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Scheduled service systems
Scheduled maintenance systems are designed to include as many items of ship equipment as possible. It is important that maintenance work is on schedule and proper records are kept. Frequencies provided for overhauls / inspections are and can only be guidelines. The vessel’s pattern of trade, climatic conditions and operating conditions should be carefully considered and, if necessary, the frequency should be changed to meet the prevailing conditions. Therefore, the cited frequencies should be considered as minimum indications. Vessels that do not have official scheduled maintenance systems must be regularly overhauled and inspected as specified in the manufacturer’s instructions.
Critical equipment and systems
Section 10.3 of the ISM Code requires the identification of equipment and technical systems whose sudden operational failure can lead to hazardous situations.
All elements identified by the Company as critical should be included in a shipboard scheduled maintenance system designed to improve the reliability of such equipment or systems. These measures should include regular testing of back-up devices and equipment or technical systems that are not in constant use.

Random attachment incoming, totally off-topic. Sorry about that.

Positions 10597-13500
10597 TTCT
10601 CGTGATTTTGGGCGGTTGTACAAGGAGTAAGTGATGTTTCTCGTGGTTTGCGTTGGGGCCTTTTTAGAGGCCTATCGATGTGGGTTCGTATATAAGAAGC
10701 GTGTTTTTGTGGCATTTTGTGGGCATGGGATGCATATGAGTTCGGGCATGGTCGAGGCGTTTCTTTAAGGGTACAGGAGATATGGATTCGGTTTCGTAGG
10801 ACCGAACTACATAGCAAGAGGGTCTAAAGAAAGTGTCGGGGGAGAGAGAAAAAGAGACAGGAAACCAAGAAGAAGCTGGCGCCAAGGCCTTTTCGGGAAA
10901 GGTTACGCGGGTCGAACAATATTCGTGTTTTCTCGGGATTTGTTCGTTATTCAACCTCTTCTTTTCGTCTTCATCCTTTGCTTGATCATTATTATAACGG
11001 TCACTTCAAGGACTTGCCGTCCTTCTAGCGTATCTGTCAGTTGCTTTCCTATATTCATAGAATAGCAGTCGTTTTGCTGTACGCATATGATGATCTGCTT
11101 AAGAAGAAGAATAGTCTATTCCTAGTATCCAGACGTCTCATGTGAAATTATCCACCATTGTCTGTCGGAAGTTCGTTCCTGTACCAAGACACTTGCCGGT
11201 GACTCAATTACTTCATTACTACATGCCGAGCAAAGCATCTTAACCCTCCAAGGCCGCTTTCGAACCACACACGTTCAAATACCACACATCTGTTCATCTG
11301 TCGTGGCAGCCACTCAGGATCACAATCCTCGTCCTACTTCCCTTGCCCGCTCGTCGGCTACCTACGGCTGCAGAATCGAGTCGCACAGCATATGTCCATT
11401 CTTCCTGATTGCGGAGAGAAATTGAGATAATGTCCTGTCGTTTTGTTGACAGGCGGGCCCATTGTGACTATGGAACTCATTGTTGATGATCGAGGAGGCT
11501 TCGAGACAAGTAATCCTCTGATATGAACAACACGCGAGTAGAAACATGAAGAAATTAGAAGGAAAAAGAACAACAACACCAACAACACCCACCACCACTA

Systems identified for programmed testing within the planned maintenance system are:
1. Main Engine and its safety devices
2. Auxiliary engines
3. Oil Purifier
4. Oily Water Separator
5. Fuel Oil Transfer pump
6. Steering Gear System
7. Engine room alarm system
9. Radars / ARPA
10. GMDSS System
11. Navigation Lights and Shapes
12. Ship’s Whistle
13. Gyro and Repeaters
14. Auto Pilot and Steering Stand
15. ME Control System and Emergency Stop
16. Echo Sounder
17. Standby/ Backup Equipment and Systems
Any failure of this equipment or system is inappropriate. If the fault has been rectified on board without the need to contact this office and without the risk of contamination or contamination, this is an internal condition
non-compliance of the vessel and does not need to be reported to the office if a problem does not recur, or the Captain believes that other vessels may benefit from feedback due to this incident, such as a radar antenna fuse blowing. If external assistance or spare parts in any form are required or the threat to the safety of the vessel or the environment is real, such as a breakdown of the pipeline, then the vessel must report this to the office as non-compliance.
Gauges and Tools
The Chief engineer statup is responsible for ensuring all critical pressure gauges (excluding those covered by classification CSM) are checked.
Where a deadweight tester is on board this may be used for the testing of pressure gauges but must itself be checked ashore annually.
The following critical measuring equipment shall be calibrated every Intermediate and Special surveys:
1. Boiler pressure gauges
2. Air cooler pressure gauges
3. M/E hydraulic pressure gauges
4. Main engine RPM indicator (for non-CPP ships)
5. Oxygen meter
6. Bunker line pressure gauges
The Chief Engineer should notify the Superintendent in good time when equipment requires to be sent ashore for accuracy checks.